Not sure how much it makes an instrument sound better than, say straight grain, but boy that stuff sure is pretty!

- Bob Gnann


Big Leaf is actually a tree species. Acer macrophyllum.

-- Darrel

View DevinT's profile

DevinT

1168 posts in 85 days


#9 posted 05-12-2021 03:46 PM

There is however something called “Tiger Wood” (Gonçalo Alves)

-- Devin, SF, CA

View MPython's profile

MPython

366 posts in 931 days


#10 posted 05-12-2021 05:58 PM

Like others, I never thought “tiger” maple was a specific type of maple tree, like red, sugar or big leaf. Instead I always thought of “tiger” maple as a specific type of curly maple that exhibits semi parallel stripes or figure that is perpendicular to the grain of the board, sometimes called “fiddleback” maple. Other species can exhibit “tiger” figure as I have described it; oak for example sometimes shows a “tiger” stripe figure. Other varieties of curly maple show random dramatic figure or curl, but not the parallel stripes that denote “tiger” maple. I’m no authority, this is just my understanding gleaned from, 60+ years of working American hardwoods.

View therealSteveN's profile

therealSteveN

8009 posts in 1693 days


#11 posted 05-12-2021 07:54 PM

I believe that most of the people using the words Curly, Fiddleback, Tiger, and adding Maple know it is that board, and that most of the trees themselves are either Hard or Soft Maple. Until this post I had never had the thought that their use was misunderstood. I always thought they knew it was just an attribute to that specific board. Guess not huh?

-- Think safe, be safe

View Lenny's profile

Lenny

1704 posts in 4646 days


#12 posted 05-13-2021 02:11 AM

David Milton, to confirm that what you say is true, allow me to share a story. I recently visited a lumber yard about 2 hours away in another state. I only go when I have a specific need. I asked a worker where I might find the tiger maple. He went into a scientific lecture about the difference between tiger maple and curly maple, expressing that people mistakenly think they are the same thing. He went on to say they carry curly maple, not tiger maple, which is a separate tree altogether and that he has never seen the stuff! He is SO wrong and is passing along incorrect information to the customers.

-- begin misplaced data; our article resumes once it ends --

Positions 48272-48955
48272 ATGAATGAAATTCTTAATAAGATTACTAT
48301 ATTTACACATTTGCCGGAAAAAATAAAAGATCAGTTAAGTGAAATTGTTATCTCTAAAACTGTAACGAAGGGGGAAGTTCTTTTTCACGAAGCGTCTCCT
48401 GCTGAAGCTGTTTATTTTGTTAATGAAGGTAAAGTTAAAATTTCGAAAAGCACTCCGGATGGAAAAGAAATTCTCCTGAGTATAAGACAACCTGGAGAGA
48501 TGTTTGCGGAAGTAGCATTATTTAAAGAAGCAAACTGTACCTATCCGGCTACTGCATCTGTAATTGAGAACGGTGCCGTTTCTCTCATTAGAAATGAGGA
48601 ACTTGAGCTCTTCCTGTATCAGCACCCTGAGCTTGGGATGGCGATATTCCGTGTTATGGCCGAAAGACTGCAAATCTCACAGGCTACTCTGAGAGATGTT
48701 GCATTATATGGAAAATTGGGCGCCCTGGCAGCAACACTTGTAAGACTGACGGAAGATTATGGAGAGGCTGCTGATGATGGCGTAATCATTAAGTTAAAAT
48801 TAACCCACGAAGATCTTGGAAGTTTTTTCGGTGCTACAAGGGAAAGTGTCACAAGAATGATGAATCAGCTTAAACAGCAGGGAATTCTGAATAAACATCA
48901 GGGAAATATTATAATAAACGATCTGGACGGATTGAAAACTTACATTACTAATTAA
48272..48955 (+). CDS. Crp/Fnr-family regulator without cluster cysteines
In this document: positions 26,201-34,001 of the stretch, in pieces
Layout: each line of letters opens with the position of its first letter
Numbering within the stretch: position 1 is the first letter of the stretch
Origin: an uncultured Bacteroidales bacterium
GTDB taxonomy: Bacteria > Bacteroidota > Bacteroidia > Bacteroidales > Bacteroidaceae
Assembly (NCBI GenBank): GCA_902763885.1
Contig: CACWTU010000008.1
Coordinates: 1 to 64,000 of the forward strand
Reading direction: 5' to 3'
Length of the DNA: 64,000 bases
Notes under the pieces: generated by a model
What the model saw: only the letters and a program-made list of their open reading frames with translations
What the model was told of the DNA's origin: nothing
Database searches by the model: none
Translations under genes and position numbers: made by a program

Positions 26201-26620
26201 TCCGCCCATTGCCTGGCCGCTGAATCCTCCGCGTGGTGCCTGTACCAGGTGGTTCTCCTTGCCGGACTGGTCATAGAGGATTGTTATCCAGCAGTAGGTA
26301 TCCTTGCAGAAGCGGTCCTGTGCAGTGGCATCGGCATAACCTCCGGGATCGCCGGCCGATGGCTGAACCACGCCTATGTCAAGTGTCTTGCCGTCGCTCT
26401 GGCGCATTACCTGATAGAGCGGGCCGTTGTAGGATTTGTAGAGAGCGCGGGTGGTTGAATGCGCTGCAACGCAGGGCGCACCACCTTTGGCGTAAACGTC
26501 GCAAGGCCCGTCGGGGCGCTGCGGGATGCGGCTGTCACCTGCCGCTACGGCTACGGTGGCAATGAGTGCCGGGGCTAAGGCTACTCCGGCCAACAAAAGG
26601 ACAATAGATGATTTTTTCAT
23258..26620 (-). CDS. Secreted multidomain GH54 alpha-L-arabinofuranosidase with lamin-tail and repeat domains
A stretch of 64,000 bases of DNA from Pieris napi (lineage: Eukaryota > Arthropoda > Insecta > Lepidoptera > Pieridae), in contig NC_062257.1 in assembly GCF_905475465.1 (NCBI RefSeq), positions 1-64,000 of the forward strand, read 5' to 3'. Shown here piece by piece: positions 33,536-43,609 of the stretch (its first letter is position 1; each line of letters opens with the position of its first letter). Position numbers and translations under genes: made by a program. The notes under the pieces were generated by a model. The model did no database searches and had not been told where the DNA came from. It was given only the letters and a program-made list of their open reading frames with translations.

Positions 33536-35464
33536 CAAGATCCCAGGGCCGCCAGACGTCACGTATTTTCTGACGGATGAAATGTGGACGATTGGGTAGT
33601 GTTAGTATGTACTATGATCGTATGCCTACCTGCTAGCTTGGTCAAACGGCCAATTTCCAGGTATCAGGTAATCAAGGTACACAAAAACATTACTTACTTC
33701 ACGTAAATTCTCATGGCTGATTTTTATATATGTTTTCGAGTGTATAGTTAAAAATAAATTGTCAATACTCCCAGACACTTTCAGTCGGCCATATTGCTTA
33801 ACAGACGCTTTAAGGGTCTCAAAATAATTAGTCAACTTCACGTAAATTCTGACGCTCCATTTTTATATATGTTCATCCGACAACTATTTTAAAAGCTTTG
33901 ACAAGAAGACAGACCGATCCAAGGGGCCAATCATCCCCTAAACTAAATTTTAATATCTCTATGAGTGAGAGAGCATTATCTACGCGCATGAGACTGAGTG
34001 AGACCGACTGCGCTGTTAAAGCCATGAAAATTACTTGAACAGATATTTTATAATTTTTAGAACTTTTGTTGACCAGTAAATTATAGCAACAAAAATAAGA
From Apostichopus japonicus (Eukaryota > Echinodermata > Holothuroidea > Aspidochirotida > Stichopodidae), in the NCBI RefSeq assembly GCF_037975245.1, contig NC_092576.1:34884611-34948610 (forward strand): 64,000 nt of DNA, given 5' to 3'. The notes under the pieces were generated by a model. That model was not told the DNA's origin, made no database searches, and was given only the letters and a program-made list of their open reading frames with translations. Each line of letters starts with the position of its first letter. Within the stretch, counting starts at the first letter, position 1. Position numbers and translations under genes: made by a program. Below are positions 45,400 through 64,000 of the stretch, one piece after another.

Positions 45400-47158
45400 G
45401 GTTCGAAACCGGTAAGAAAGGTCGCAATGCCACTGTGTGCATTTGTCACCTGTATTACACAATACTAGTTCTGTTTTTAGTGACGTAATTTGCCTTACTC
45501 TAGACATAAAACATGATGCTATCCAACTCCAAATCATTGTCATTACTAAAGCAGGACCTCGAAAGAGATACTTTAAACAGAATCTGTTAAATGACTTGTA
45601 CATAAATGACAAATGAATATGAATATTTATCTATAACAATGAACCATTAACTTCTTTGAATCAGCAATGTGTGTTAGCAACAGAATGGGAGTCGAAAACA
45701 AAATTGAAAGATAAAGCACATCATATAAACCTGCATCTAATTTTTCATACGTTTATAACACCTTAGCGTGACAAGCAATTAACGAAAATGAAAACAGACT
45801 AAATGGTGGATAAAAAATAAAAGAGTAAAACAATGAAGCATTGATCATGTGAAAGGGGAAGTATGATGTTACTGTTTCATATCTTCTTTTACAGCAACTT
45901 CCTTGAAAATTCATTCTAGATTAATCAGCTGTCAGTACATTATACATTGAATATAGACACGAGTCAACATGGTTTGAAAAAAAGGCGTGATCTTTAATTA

-- On the eighth day God was back in His woodworking shop! Lenny, East Providence, RI

View darthford's profile

darthford

738 posts in 3043 days


#13 posted 05-13-2021 03:39 AM

Curly (straight) Maple

Tiger (wavy) Maple

View SMP's profile

SMP

4153 posts in 1024 days


#14 posted 05-13-2021 03:42 AM


I believe that most of the people using the words Curly, Fiddleback, Tiger, and adding Maple know it is that board, and that most of the trees themselves are either Hard or Soft Maple. Until this post I had never had the thought that their use was misunderstood. I always thought they knew it was just an attribute to that specific board. Guess not huh?

- therealSteveN

I always thought the pre finished boards came from Acer Prefinishus a close relative of the Acer Butcherblockus

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ArmyOfNobunaga

18 posts in 37 days


#15 posted 05-13-2021 03:49 AM

Guys, is there a maple with sort of a fuzzy inner bark? I’ve been trying to ID a beam for months. The wood is almost pink or rose colored.

It is heavy and cuts like maple. The grain seems like maple. But the fuzzy fur stuff is throwing me. The hundreds of other maple beams I’ve encountered are not like this.